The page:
Go Anywhere - Residency in New York
Talk Black USA is the project developed on my three-month residency in the USA with the assistance of the Artsource Go Anywhere grant. It continues my journey of looking at race relations in Australia and moving this study to the USA where I lived previously for four years in the late 1980s and early 1990s.
I have had a long history of delving into this subject in my art practice from the Bicentennial Series of drawings of colonial frontier massacres, to the Face of Australia grant funded project, looking at multicultural families in 2000 and The Quod Project, which questions our history of Rottnest Island in our refusal to acknowledge it as a site of trauma for Aboriginal Australians, particularly in regards to the Quod building as tourist accommodation.
This project lead to the development of the HUMANINSIDE exhibition in collaboration with James Kerr and Glen Stasiuk, hearing the stories of forty local Noongar families and where these personal histories intersect with the Western Australian criminal justice system. This is to be exhibited in October, 2012, at the Fremantle Prison gallery and is a platform for discussion on the crisis in Indigenous youth incarceration rates in Australia.
I travelled to New York for a holiday in 2011 while working on HUMANINSIDE and became aware of the same statistics of incarceration rates for African/Black American males in the USA as for Indigenous people in Australia. It was then that I pitched the idea to do a comparative study and interpret these findings using art as the medium for delivery.
The project idea evolved on arrival in the USA as I began to work with two young photographers – African American, Mirla Jackson, and Hispanic American, Yulissa Morales. Their personal histories of the experience of “the other” as minorities in the USA helped inform the direction of the project. My process of requesting to interview participants in video and photography remained the same as the HUMANINSIDE project but the angle of the questions changed.
Forty American participants were invited to be interviewed and photographed, from mostly African/Black American backgrounds but also Indigenous, Hispanic, Asian and White-American, to give context. They were asked to give their viewpoint of the experience of “the other” growing up in America and telling of the history they knew of for their grandparents and parents (meaning other than the dominant white population of the United States which is 72% in recent statistics ). These are powerful stories of endurance and aspiration. They were also asked about what gives them courage, who inspired them, did they ever wish to be other than themselves, how they think they are stereotyped in the media today, the idea of a post racial reality in America and what advice they have to give to those who think the colour of their skin holds them back from accomplishing their dreams.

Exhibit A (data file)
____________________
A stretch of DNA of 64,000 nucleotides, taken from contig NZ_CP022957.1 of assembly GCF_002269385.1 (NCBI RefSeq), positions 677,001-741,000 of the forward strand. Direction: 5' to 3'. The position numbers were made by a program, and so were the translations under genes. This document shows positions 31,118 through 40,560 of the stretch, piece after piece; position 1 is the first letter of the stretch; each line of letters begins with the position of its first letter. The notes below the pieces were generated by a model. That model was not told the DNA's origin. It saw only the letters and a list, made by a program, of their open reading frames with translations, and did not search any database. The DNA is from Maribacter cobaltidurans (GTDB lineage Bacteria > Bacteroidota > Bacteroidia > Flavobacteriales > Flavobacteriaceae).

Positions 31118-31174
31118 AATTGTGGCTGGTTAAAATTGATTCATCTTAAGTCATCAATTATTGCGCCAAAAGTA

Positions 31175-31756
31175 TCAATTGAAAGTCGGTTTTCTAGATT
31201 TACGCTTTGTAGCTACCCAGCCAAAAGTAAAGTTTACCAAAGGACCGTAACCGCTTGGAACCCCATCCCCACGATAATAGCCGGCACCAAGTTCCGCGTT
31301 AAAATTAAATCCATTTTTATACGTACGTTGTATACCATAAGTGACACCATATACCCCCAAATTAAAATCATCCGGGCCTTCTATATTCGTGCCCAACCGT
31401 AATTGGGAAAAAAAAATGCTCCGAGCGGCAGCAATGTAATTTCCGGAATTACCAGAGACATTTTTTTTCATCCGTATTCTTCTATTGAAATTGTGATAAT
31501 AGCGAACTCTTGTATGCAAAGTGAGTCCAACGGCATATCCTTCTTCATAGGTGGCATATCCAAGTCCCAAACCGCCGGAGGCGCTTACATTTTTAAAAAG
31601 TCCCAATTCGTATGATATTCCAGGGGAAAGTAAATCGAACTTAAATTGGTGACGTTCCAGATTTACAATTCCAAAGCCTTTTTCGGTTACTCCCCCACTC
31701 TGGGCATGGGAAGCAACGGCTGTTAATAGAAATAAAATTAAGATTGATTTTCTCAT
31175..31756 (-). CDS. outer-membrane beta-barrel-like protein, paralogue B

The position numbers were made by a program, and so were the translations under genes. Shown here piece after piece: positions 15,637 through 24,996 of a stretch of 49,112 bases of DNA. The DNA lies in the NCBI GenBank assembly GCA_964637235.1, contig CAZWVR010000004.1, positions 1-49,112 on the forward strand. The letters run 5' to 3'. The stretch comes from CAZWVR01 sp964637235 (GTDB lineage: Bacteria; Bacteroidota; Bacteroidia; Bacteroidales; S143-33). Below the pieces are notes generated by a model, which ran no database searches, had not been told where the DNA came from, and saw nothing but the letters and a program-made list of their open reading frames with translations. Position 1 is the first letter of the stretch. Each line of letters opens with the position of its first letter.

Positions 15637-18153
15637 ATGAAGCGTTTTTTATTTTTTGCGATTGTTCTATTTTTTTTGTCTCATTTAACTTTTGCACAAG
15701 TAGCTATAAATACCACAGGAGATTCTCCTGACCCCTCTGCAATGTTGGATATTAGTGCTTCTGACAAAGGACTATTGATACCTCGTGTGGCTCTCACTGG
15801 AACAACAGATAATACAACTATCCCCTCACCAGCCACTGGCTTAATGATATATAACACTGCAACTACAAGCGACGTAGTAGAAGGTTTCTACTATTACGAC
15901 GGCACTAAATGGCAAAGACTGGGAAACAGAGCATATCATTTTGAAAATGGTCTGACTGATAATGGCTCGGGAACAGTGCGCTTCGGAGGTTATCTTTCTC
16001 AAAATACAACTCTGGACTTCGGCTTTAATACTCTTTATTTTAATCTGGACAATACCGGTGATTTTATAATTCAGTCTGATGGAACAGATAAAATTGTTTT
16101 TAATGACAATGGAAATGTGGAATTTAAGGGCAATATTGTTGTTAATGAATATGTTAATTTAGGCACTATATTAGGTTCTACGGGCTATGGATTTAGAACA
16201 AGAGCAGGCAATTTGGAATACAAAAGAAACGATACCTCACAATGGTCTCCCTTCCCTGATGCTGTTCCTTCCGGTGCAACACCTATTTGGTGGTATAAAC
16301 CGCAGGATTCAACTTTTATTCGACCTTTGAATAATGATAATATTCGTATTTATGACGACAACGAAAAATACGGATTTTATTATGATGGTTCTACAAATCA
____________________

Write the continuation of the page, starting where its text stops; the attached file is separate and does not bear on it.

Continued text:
There are forty hours of footage to be edited and the process of creating the design delivery of the installation of video/audio montage incorporating text and historical research material and the photographs of the participants in a mirror frame. The mirror frame has become a motif for me as it was also part of The Quod Project; there to be the hole in the wall of history, looking back to the past. In Talk Black USA it is a celebration of identity and an ‘Alice-through-the-looking-glass’ transportation of the participant, through the wall, to the audience in Australia. The mirror frame is also there to suggest that as we hear of the stories of genocide, slavery, segregation, disadvantage and of endurance and hope, that we may reflect upon our own history in Australia in the light of the Civil Rights Movement in the USA.
I hope to be able to invite Indigenous, minorities and youth audiences to see this exhibition and to gather responses to add to the touring exhibition of Talk Black USA, in the USA, where it has been invited in 2014. Ron Bradfield Jnr, Artsource Indigenous & Regional officer, has agreed to help facilitate this process and Ric Spencer, at Fremantle Art Centre, has confirmed that the video installation work of “Talk Black USA”, will be exhibited in 2013 in the new video projects gallery.
A fourteen minute quick edit of a few of the participants in the project can be seen on the URL link below. It’s a big editing job ahead but I relish it as the project has introduced me to amazing people and taken an atheist on a spiritual journey in the understanding of the nature of being human.
A big thank you to Artsource for making this type of grant available as I can honestly say it has been life changing and become the direction of my art practice for the years ahead.
2012 Go Anywhere Grant Recipient
Artsource supports the practice of professional artists with the Global City Residencies.